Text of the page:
Tuesday, November 30, 2010

The Holiday Spirit is stronger than the Anger of War

The year is 1914 and World war I has been going on for 4 months, soldiers from Germany and Britain, living in mud filled trenches suffering from the cold weather, the chill of the icy rain pouring down on them, with the rain comes the constant shell bombardment from both sides, snipers picking off their targets death is everywhere hope is nowhere. Suddenly around 10pm after the guns had fallen silent, singing could be heard from the German trenches,

Stille Nacht!
Heil'ge Nacht!
Alles schläft;
einsam wachtNur das traute hoch heilige Paar.
Holder Knab' im lockigen Haar,
Schlafe in himmlischer Ruh!

It was Christmas eve, with the fighting and dying going on all around them the British had forgotten what day it was and the German soldiers were singing carols, after a while the British joined in singing in English, for the first time in four months there was hope in the air. Not bullits, bombs and death.

Day light came on Christmas morning, the soldiers from both trenches lay down their weapons, got out of the trenches and walked into "no man's land", about half way between the trenches, they shook hands and exchanged cigarettes and chocolate whilst wishing each other a Merry Christmas.

A soccer ball was produced and both sides played soccer this went on for an hour or so, slowly both sides dispersed back to their own respective trenches. The men shaking hands and wishing each other a final "Merry Christmas".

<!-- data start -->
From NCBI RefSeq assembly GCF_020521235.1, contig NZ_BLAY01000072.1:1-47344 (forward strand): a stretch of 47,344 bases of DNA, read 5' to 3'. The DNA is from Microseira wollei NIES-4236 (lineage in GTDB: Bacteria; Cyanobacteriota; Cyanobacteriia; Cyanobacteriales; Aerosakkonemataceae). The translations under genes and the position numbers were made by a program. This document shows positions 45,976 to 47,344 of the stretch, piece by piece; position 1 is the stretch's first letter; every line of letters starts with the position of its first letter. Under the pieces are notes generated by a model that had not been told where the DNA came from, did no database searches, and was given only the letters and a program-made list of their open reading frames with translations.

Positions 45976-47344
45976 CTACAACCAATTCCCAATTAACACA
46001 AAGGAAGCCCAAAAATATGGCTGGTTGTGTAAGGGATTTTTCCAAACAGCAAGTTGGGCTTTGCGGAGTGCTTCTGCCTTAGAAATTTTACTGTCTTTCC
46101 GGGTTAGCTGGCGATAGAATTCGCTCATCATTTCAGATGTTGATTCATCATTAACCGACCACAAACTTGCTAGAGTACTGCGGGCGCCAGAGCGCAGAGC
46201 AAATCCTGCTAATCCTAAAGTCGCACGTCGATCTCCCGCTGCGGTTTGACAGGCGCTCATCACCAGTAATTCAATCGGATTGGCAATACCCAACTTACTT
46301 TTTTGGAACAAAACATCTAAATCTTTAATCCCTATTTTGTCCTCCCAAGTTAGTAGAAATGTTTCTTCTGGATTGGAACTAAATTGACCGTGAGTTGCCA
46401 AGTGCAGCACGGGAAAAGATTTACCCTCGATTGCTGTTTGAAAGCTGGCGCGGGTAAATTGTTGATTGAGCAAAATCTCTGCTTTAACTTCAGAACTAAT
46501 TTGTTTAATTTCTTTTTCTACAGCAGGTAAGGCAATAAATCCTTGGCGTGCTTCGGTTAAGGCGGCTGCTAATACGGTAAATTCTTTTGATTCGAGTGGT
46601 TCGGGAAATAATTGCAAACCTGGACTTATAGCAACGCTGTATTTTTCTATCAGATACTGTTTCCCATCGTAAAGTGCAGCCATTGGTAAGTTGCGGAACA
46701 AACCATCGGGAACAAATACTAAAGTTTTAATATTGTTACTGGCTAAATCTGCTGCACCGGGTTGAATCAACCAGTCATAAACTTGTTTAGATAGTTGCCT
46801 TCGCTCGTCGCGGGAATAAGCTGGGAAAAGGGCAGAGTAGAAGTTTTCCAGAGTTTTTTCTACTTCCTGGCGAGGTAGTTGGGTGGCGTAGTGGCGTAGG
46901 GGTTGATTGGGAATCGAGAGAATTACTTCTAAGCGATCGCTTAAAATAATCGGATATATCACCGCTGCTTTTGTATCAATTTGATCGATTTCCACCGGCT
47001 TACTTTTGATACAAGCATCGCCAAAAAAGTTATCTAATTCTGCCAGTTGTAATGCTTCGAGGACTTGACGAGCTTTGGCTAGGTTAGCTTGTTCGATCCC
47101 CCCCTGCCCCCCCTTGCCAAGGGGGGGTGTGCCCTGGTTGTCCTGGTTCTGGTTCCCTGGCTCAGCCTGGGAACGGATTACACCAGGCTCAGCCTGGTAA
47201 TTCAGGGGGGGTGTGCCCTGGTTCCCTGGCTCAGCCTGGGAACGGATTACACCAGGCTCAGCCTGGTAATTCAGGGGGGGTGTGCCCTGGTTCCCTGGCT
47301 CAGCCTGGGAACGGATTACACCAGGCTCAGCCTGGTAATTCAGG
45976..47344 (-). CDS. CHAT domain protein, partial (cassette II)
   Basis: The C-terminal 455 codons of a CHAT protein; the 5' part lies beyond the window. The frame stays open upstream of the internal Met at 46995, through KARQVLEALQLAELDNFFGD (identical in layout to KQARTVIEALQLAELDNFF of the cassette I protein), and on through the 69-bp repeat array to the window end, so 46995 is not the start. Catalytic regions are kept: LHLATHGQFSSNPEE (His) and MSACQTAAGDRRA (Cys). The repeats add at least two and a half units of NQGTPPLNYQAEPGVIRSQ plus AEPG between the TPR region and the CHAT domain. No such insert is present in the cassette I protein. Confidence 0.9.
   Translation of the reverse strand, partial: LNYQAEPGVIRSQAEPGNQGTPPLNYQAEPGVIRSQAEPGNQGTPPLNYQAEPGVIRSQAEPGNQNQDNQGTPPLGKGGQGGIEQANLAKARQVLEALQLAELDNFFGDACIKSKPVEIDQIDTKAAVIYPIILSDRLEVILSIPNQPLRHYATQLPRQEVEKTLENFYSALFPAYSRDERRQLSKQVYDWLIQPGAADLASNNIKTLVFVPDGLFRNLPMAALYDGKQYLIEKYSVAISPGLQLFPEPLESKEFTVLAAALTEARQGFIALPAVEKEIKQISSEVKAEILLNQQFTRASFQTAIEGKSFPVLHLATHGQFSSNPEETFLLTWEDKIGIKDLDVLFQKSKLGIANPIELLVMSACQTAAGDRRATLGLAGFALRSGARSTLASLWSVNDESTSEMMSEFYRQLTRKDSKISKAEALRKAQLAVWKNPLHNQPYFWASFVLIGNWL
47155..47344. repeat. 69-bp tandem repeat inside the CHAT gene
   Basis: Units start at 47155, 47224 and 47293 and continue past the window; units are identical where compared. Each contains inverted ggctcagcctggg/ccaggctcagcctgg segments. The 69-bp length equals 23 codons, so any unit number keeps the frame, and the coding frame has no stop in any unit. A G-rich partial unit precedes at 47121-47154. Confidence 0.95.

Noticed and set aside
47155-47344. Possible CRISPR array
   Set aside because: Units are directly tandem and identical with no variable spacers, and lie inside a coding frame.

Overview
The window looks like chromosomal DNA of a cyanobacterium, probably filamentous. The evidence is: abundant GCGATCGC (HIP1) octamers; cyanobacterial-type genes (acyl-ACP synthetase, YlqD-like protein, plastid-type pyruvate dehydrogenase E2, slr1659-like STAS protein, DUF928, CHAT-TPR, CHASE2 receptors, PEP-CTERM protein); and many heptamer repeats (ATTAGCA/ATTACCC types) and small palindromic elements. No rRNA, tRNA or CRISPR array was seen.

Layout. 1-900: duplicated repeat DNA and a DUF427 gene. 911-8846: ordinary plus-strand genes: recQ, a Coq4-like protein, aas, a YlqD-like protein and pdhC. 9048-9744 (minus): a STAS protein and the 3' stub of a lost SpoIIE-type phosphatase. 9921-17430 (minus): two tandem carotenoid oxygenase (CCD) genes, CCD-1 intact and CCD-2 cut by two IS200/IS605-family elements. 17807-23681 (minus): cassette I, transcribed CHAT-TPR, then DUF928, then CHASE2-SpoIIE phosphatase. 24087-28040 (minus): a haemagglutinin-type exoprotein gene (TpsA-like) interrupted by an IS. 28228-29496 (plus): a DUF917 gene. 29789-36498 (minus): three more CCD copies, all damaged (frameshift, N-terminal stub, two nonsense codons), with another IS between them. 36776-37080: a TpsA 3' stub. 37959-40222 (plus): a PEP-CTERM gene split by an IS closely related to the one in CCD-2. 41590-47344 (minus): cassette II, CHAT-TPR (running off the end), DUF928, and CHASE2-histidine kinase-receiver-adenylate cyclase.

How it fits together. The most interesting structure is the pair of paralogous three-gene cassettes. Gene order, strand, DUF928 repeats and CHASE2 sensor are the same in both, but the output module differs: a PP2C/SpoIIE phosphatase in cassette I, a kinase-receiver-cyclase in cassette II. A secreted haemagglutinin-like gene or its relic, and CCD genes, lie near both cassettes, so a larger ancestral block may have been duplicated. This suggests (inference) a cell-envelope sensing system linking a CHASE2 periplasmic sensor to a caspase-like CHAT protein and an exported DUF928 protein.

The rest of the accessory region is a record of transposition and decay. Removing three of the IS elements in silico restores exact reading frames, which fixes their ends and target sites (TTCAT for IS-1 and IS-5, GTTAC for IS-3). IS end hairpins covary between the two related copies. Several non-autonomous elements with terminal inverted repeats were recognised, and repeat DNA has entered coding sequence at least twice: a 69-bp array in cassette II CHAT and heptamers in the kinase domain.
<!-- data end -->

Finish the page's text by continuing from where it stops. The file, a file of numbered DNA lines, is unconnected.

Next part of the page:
The next day the shelling started again, the killing and death resumed. The war was back on. The miracle of "peace and goodwill to all men" never meant so much as it did on Christmas day in 1914. The war, death and killing would continue for three more years.

Thursday, November 4, 2010

Odd Facts of Plymouth Rock

In 1741 a 94 year old man named Thomas Faunce Identified Plymouth Rock as the rock his father told him was the first solid land the pilgrims had set foot on. (not true the pilgrims first Landed on cape cod, Provincetown Today)

Theophilus Cotton and the town’s people of Plymouth decided to move Plymouth Rock in 1774 it split in two halves. When that happened they took the upper part of Plymouth rock and relocated it to Plymouth’s meeting house and then moved it again to Pilgrim Hall Museum in 1834. The bottom portion of the rock was left behind on the wharf.

It is estimated that the rock weighed 20,000 lb’s till tourist and souvenir hunters chipped away at it. Numerous pieces of the rock were taken and bought and sold. Today Approximately 1/3 of the top portion remains today.. No pieces noticeably have been removed since 1880. There is one more piece in Patent Building in Smithsonian.

Plymouth Rock has figured prominently in Native American History. Particularly as a symbol of the wars waged soon after the pilgrims landed. It has been ceremoniously buried twice by Native American rights activists, once in 1970 and again in 1995 as a part of the National Day of Mourning protests.